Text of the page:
You can learn how to take care of your type 1 diabetes and prevent some of the serious problems diabetes can cause. The more you know, the better you can manage your diabetes. Source: US Department of Health and Human Services. National Diabetes Information Clearinghouse (NDIC).
If you are a health care professional affiliated with an employer, institution, or committee, or practicing in a state that restricts what items you may receive from manufacturers, we ask that you not accept or download any restricted items from this site. If you are a health care provider practicing in Vermont, we are required by state law to deny you permission to download any items or review any journal articles made available on this site.
THIS INFORMATION IS INTENDED FOR US CONSUMERS
Your Guide to Type 1 Diabetes Management
Type 1 diabetes can cause some serious health problems. That's why managing your diabetes can help you feel better today and in the future.
Do 4 things every day to manage your diabetes
Monitor your diabetes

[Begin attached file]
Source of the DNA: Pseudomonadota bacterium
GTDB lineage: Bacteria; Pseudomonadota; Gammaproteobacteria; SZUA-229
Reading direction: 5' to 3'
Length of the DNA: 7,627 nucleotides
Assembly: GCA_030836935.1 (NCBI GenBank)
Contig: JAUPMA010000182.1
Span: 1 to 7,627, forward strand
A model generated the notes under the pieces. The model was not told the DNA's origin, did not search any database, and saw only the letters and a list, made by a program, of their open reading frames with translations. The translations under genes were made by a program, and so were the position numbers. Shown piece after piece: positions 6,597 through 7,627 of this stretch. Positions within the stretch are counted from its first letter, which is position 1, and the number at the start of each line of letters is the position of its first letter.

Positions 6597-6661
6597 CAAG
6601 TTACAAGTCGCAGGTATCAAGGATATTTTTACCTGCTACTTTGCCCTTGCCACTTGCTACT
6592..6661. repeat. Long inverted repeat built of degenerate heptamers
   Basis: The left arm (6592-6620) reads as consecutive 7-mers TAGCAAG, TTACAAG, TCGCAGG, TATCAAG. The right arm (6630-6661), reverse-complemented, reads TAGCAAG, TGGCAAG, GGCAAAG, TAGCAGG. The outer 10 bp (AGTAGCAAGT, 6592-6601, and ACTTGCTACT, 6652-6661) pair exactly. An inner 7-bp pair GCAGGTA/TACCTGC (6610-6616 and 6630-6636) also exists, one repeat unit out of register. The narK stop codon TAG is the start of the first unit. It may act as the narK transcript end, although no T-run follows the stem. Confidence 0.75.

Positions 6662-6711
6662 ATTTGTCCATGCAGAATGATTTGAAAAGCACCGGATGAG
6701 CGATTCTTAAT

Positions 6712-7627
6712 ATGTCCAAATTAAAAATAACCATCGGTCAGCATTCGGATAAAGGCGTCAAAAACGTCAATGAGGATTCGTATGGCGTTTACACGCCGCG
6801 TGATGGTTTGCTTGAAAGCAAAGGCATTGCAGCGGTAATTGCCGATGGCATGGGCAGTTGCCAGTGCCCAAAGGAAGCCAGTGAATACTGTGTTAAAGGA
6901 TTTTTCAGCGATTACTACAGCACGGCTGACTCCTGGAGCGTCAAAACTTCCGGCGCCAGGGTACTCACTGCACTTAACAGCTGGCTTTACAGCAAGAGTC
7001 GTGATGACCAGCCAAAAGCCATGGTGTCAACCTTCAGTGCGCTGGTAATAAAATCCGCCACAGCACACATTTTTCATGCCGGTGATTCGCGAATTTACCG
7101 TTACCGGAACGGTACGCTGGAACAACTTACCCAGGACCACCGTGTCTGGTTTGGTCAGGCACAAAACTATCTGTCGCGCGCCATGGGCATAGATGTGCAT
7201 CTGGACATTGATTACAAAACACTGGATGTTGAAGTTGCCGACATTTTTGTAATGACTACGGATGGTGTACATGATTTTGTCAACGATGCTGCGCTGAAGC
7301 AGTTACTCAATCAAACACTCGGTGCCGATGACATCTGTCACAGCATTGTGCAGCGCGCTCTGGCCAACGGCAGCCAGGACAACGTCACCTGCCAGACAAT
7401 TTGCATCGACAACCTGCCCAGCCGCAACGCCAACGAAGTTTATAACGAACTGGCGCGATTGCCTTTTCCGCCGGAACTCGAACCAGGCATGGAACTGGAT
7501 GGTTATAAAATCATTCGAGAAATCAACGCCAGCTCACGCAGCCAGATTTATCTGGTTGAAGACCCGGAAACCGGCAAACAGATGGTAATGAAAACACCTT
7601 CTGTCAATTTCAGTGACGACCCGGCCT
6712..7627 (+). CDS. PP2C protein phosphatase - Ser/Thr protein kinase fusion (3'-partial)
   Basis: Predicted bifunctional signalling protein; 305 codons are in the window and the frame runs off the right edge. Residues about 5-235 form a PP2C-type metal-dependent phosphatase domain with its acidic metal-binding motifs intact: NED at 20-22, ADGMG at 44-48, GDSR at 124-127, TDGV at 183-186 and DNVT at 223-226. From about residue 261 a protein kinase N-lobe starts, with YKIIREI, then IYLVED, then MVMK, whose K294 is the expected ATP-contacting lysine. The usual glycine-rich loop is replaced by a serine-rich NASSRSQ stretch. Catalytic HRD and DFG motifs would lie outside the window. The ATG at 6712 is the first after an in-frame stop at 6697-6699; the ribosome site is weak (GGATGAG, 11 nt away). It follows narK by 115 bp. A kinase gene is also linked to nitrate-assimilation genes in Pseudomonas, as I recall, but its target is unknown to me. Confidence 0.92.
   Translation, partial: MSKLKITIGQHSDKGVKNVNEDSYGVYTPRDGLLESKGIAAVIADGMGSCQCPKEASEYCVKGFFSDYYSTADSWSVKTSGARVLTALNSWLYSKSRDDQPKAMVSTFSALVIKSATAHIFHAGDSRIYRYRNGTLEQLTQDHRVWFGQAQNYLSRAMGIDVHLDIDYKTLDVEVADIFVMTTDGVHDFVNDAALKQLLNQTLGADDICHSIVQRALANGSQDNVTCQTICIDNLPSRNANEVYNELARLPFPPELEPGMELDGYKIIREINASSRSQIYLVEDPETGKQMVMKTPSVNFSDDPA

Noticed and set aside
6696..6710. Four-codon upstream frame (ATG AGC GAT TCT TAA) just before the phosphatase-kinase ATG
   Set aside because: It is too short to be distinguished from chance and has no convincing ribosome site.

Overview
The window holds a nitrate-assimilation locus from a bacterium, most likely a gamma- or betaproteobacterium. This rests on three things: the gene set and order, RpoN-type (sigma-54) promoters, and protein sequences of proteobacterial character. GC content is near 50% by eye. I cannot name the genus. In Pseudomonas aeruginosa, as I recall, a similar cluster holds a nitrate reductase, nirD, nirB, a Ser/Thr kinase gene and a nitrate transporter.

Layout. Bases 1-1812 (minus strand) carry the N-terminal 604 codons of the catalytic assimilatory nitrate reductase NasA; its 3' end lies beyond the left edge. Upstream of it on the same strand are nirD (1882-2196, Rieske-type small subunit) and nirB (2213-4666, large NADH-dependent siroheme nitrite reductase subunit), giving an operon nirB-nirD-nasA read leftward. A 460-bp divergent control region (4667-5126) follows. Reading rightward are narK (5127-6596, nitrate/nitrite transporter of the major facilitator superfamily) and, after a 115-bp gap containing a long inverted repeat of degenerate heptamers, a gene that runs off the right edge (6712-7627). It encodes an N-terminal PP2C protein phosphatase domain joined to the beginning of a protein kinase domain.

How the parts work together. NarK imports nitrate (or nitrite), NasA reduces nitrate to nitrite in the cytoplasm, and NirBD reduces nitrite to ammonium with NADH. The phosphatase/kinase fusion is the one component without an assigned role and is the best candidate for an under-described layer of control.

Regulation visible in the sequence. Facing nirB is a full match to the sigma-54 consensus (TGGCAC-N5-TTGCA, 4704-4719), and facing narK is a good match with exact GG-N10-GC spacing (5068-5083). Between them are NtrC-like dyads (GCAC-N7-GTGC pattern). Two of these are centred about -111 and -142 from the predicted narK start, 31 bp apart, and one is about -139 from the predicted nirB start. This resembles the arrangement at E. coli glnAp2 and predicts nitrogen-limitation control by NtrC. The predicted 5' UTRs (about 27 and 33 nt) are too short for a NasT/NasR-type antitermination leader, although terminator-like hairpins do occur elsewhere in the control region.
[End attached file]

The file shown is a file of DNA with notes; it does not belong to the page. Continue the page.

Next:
Reduce stress Your blood sugar can rise because of stress. That's why it's important to learn how to lower your stress levels. Many activities can help with reducing stress, like deep breathing and listening to music. If your mental health is affected, ask for help. Talk with a mental health counselor, support group, religious leader, friend, or family member about how you're feeling.
Eat well Your health care team should help you put together a diabetes meal plan. Choose foods that are lower in calories, saturated fat, trans fat, sugar, and salt. Be sure to eat foods with more fiber and drink water instead of juice or soda. When you eat, try to fill half of your plate with fruits and vegetables, one quarter with lean protein, and one quarter with whole grains.
Be active In addition to your meal plan, being active can help you stay at or get to a healthy weight. You can start slowly by taking 10-minute walks, 3 times a day. Eventually, use stretch bands, do yoga, engage in heavy gardening (digging and planting with tools), or try push-ups to build muscle strength.
Monitor your diabetes
Talk to your doctor Always talk to your doctor about what is best for you. Ask your doctor before starting any treatments or making changes in your routine or medicine.
Source: National Institute of Diabetes and Digestive and Kidney Diseases. National Institutes of Health, US Department of Health and Human Services.